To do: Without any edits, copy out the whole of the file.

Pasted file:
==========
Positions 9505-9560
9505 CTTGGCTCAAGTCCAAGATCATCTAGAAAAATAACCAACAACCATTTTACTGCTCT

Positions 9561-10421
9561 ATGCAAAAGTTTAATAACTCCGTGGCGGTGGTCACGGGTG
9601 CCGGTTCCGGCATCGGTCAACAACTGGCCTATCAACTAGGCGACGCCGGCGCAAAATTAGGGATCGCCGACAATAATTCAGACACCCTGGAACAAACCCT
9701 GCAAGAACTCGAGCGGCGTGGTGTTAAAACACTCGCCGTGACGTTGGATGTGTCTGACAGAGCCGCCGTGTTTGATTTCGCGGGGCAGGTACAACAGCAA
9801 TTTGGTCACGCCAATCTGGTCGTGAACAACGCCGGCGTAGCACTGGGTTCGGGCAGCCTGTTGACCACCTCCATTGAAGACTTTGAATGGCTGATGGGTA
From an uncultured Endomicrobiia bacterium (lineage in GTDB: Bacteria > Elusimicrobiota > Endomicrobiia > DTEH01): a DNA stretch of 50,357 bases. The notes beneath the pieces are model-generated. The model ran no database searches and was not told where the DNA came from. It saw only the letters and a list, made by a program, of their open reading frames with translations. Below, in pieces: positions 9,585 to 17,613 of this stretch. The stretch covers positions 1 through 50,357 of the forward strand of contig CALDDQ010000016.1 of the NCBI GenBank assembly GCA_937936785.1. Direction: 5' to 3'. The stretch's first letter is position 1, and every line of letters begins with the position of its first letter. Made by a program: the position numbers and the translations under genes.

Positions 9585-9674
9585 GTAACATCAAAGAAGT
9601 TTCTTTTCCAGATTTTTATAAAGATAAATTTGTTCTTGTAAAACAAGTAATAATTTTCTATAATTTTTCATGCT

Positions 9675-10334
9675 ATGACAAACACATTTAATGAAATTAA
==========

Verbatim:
Positions 9505-9560
9505 CTTGGCTCAAGTCCAAGATCATCTAGAAAAATAACCAACAACCATTTTACTGCTCT

Positions 9561-10421
9561 ATGCAAAAGTTTAATAACTCCGTGGCGGTGGTCACGGGTG
9601 CCGGTTCCGGCATCGGTCAACAACTGGCCTATCAACTAGGCGACGCCGGCGCAAAATTAGGGATCGCCGACAATAATTCAGACACCCTGGAACAAACCCT
9701 GCAAGAACTCGAGCGGCGTGGTGTTAAAACACTCGCCGTGACGTTGGATGTGTCTGACAGAGCCGCCGTGTTTGATTTCGCGGGGCAGGTACAACAGCAA
9801 TTTGGTCACGCCAATCTGGTCGTGAACAACGCCGGCGTAGCACTGGGTTCGGGCAGCCTGTTGACCACCTCCATTGAAGACTTTGAATGGCTGATGGGTA
From an uncultured Endomicrobiia bacterium (lineage in GTDB: Bacteria > Elusimicrobiota > Endomicrobiia > DTEH01): a DNA stretch of 50,357 bases. The notes beneath the pieces are model-generated. The model ran no database searches and was not told where the DNA came from. It saw only the letters and a list, made by a program, of their open reading frames with translations. Below, in pieces: positions 9,585 to 17,613 of this stretch. The stretch covers positions 1 through 50,357 of the forward strand of contig CALDDQ010000016.1 of the NCBI GenBank assembly GCA_937936785.1. Direction: 5' to 3'. The stretch's first letter is position 1, and every line of letters begins with the position of its first letter. Made by a program: the position numbers and the translations under genes.

Positions 9585-9674
9585 GTAACATCAAAGAAGT
9601 TTCTTTTCCAGATTTTTATAAAGATAAATTTGTTCTTGTAAAACAAGTAATAATTTTCTATAATTTTTCATGCT

Positions 9675-10334
9675 ATGACAAACACATTTAATGAAATTAA